MEMPHIS, Tenn. – The National Cotton Council (NCC) is grateful for EPA’s quick action enabling cotton producers to use existing stocks of three dicamba formulations this season following the recent court decision to vacate the products’ registrations.
The EPA’s cancellation order issued on Monday, and further noted in the agency’s press statement, allows the distribution or sale by commercial applicators of existing stocks (those in hand as of June 3) of Xtendimax, Engenia, and FeXapan that were already in the commercial applicator’s possession. The cancellation order prohibits all other sale or distribution of existing stocks except to facilitate return to the manufacturer or for proper disposal. In a subsequent clarification, EPA stated that it “is permissible for a certified applicator (including a farmer who is a certified applicator) personally to retrieve or pick up Xtendimax, Engenia, or FeXapan that is temporarily stored by a retailer, distributor, or cooperative for use consistent with the requirements of the label, if the certified applicator (including a farmer who is a certified applicator) purchased the product on or before June 3.” The cancellation order was issued in light of last week’s U.S. Court of Appeals for the Ninth Circuit vacatur of the products’ registrations.
NCC President/CEO Gary Adams said EPA’s order to permit use of these dicamba formulations will be a tremendous help to U.S. cotton producers’ weed control efforts. He said the majority of cotton acres are planted to varieties that are tolerant to over-the-top applications of these herbicides -- which are vital for controlling pigweed and other weeds that have demonstrated resistance to other herbicides.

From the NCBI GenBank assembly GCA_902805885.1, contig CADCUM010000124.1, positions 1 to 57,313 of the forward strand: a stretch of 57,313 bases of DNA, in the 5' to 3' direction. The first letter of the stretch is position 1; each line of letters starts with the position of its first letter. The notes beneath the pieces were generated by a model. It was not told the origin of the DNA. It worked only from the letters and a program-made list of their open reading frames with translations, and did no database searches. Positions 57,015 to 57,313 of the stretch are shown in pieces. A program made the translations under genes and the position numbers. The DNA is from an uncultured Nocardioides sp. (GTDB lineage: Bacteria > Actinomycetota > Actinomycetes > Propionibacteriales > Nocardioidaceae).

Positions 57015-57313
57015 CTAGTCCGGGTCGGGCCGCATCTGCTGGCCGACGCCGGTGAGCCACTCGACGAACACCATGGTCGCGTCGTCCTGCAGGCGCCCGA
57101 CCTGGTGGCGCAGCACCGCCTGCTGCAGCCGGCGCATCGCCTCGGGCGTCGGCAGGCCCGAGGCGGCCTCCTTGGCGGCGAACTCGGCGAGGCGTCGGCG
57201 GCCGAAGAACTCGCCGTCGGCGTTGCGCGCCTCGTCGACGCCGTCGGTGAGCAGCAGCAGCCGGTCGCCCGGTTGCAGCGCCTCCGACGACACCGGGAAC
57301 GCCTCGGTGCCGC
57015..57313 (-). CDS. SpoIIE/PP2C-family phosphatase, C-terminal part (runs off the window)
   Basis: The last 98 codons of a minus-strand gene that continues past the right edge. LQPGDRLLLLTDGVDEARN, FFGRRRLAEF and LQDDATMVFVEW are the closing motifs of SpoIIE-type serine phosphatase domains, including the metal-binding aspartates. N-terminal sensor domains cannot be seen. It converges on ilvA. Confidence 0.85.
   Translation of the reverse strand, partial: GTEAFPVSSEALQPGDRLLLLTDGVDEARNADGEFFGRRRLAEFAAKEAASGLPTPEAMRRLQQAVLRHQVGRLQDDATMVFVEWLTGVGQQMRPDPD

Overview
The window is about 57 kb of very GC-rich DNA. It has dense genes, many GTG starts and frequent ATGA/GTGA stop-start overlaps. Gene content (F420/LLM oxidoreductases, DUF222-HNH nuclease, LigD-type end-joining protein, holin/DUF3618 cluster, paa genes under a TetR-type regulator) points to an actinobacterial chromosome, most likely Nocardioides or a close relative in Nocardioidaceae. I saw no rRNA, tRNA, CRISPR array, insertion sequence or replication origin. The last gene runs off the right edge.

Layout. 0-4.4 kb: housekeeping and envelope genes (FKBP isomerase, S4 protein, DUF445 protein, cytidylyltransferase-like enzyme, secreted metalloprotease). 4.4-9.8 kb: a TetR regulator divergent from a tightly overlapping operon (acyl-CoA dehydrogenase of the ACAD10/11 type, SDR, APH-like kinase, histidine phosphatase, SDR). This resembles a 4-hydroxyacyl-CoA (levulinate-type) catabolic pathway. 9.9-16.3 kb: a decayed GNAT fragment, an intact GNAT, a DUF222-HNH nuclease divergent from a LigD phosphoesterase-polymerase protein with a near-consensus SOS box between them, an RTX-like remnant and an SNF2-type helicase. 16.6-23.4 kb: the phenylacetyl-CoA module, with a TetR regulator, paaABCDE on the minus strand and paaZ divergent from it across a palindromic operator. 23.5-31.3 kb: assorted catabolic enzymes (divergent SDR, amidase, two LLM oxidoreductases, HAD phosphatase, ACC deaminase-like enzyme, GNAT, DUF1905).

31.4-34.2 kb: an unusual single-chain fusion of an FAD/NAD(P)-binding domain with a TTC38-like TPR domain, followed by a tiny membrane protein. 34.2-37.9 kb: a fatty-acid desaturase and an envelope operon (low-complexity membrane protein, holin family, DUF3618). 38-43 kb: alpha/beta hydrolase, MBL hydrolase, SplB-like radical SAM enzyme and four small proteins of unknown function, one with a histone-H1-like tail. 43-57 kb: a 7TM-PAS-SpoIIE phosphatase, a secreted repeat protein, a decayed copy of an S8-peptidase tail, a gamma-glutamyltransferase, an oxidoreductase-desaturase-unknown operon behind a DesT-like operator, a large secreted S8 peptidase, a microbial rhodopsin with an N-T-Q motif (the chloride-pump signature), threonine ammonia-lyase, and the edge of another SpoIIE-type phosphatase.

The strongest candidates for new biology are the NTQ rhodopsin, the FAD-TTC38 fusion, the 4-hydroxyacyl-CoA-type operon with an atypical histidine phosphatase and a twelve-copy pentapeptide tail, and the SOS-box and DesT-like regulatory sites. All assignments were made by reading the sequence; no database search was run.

Prior to EPA’s order, Adams had conveyed to EPA Administrator Andrew Wheeler the critical need for access to the dicamba herbicides.
“With crops having already emerged along with the emergence of multiple weed species, timely herbicide applications would have been seriously jeopardized,” Adams stated in his letter. “Producers also were facing additional financial costs and uncertainty in terms of implementing a different weed management plan.”
Prior to EPA’s cancellation order, the NCC advised the agency that research conducted prior to availability of dicamba-tolerant varieties reported a minimum 50 percent yield-loss in fields with resistant pigweed. The NCC also provided EPA with a preliminary analysis that estimates a direct loss of at least $400 million in U.S. cotton production value in 2020 without access to the three dicamba herbicides.
“The economic damage that would result from not being able to use these dicamba herbicides,” Adams said, “would exacerbate an already tenuous economic situation for cotton farmers who are already facing depressed market prices due to ongoing trade tensions and the COVID-19 pandemic.”
Going forward, the NCC will work with EPA on a new registration for 2021 and beyond for these important herbicides so that cotton producers can rely on these necessary weed control technologies.
As the unifying force of the U.S. cotton industry, the Memphis-based NCC has a mission of ensuring the ability of all industry segments to compete effectively and profitably in the raw cotton, oilseed and U.S.-manufactured product markets at home and abroad.